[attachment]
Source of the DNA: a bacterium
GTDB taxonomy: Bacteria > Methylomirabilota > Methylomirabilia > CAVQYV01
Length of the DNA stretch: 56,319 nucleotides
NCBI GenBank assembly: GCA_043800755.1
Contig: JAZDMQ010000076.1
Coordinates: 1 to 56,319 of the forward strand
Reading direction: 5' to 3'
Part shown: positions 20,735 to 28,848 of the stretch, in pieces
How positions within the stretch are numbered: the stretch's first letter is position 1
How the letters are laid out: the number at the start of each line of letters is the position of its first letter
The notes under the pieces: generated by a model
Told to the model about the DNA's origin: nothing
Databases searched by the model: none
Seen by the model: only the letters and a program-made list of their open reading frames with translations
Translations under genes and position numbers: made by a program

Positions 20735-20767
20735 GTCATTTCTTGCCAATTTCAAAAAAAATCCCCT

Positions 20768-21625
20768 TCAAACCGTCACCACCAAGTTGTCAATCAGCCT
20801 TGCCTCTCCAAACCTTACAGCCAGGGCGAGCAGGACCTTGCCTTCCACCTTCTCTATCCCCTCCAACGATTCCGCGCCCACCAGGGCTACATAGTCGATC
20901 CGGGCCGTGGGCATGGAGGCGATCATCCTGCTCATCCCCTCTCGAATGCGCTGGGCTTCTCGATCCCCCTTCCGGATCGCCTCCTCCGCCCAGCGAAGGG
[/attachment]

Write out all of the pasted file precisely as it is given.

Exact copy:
Source of the DNA: a bacterium
GTDB taxonomy: Bacteria > Methylomirabilota > Methylomirabilia > CAVQYV01
Length of the DNA stretch: 56,319 nucleotides
NCBI GenBank assembly: GCA_043800755.1
Contig: JAZDMQ010000076.1
Coordinates: 1 to 56,319 of the forward strand
Reading direction: 5' to 3'
Part shown: positions 20,735 to 28,848 of the stretch, in pieces
How positions within the stretch are numbered: the stretch's first letter is position 1
How the letters are laid out: the number at the start of each line of letters is the position of its first letter
The notes under the pieces: generated by a model
Told to the model about the DNA's origin: nothing
Databases searched by the model: none
Seen by the model: only the letters and a program-made list of their open reading frames with translations
Translations under genes and position numbers: made by a program

Positions 20735-20767
20735 GTCATTTCTTGCCAATTTCAAAAAAAATCCCCT

Positions 20768-21625
20768 TCAAACCGTCACCACCAAGTTGTCAATCAGCCT
20801 TGCCTCTCCAAACCTTACAGCCAGGGCGAGCAGGACCTTGCCTTCCACCTTCTCTATCCCCTCCAACGATTCCGCGCCCACCAGGGCTACATAGTCGATC
20901 CGGGCCGTGGGCATGGAGGCGATCATCCTGCTCATCCCCTCTCGAATGCGCTGGGCTTCTCGATCCCCCTTCCGGATCGCCTCCTCCGCCCAGCGAAGGG